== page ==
As readers of this blog would know, I agree with the above. The nature of banks and banking needs fundamental change. But the present crisis does not seem to have done enough damage to focus minds in the political class or fend off all-powerful banking lobbies. Alas, we need a bigger disaster, it seems, before this happens.
Thursday, January 14, 2010
Robert Reich, former US labour secretary, writes in FT:
Bankers are still making wild bets, still devising new derivatives, still piling on debt. The big banks have access to money almost as cheaply as in 2007, courtesy of the Fed, so bank profits are up and bonuses as generous as at the height of the boom.
The only difference is that now the Street’s biggest banks know they are “too big to fail” and will be bailed out by taxpayers if they get into trouble – which means they have every incentive to make even riskier bets. And, of course, American taxpayers are out some $120bn, while millions have lost their homes, jobs and savings.....The bill that has already emerged from the House is hardly encouraging. Dubbed the “Wall Street Reform and Consumer Protection Act”, it effectively guarantees future Wall Street bail-outs. The bill authorises Fed banks to provide up to $4,000bn in emergency funding the next time the Street crashes. That is more than twice what the Fed pumped into financial markets last year. The bill also enables the government, in a banking crisis, to back financial firms’ debts – a wonderful insurance policy if you are a bondholder. To be sure, the bill authorises the Fed and Treasury to spend these funds only when “there is at least a 99 per cent likelihood that all funds and interest will be paid back,” but predictions about pending economic disasters can be conveniently flexible, especially when it comes to bailing out the Street.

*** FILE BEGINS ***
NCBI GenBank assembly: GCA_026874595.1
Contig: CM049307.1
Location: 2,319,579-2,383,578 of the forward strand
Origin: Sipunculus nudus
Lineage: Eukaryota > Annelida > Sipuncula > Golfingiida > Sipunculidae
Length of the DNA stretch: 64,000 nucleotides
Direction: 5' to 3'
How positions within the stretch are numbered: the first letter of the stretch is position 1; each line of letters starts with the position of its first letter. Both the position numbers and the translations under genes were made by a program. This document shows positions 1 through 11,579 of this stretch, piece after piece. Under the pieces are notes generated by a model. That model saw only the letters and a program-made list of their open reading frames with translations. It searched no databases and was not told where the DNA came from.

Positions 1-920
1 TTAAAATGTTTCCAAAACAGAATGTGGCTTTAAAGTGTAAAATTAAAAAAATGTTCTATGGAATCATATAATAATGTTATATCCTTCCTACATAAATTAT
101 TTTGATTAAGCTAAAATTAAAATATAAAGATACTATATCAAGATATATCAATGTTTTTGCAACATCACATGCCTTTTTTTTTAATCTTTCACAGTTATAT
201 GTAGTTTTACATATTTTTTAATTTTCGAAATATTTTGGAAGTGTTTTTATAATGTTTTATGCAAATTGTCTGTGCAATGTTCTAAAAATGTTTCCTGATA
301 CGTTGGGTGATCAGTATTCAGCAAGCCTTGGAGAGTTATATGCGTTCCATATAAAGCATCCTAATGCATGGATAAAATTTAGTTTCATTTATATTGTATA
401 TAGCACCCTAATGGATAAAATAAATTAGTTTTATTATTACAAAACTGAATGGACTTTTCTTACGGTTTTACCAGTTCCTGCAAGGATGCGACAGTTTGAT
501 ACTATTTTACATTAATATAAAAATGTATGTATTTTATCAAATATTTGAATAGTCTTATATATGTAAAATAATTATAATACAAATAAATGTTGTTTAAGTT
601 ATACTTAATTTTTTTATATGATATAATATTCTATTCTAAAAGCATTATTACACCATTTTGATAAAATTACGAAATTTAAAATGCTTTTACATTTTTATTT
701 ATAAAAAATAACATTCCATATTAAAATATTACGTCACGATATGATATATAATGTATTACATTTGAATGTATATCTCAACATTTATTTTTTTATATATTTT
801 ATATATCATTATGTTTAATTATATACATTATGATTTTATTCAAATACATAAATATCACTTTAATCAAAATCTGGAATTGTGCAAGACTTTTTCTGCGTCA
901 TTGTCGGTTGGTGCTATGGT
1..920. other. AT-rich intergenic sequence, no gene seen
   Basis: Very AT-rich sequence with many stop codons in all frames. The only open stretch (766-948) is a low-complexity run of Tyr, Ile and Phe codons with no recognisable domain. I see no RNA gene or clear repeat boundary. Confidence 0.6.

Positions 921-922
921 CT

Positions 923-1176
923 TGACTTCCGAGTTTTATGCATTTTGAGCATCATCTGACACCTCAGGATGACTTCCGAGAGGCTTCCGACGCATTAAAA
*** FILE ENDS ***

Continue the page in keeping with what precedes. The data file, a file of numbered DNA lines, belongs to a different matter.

No prizes for guessing why there is so much pussy-footing on bank reform:
A larger explanation, I am afraid, is the grip Wall Street has over the American political process. The Street is where the money is and money buys campaign commercials on television. Wall Street firms and executives have been uniquely generous to both parties, emerging as one of the largest benefactors of the Democrats. Between November 2008 and November 2009, Wall Street doled out $42m to lawmakers, mostly to members of the House and Senate banking committees and House and Senate leaders. In the first three quarters of 2009, the industry spent $344m on lobbying – making the Street one of the major powerhouses in the nation’s capital.Money is powerful. Talk is cheap.
Friday, January 08, 2010
There is something else to Indian banks' performance in the crisis: they have done as well on efficiency indicators as in the boom period. There has been a slowdown in economic growth and in credit growth, so one would expect to see some impact on banks coming through interest income and provisions. This hasn't happened. The end result? Indian banks have posted a return of 1% on assets in the midst of the worst financial crisis of the last century! You have to pinch yourself in disbelief. Now, somebody tell me why we should be making any material change in Indian banking.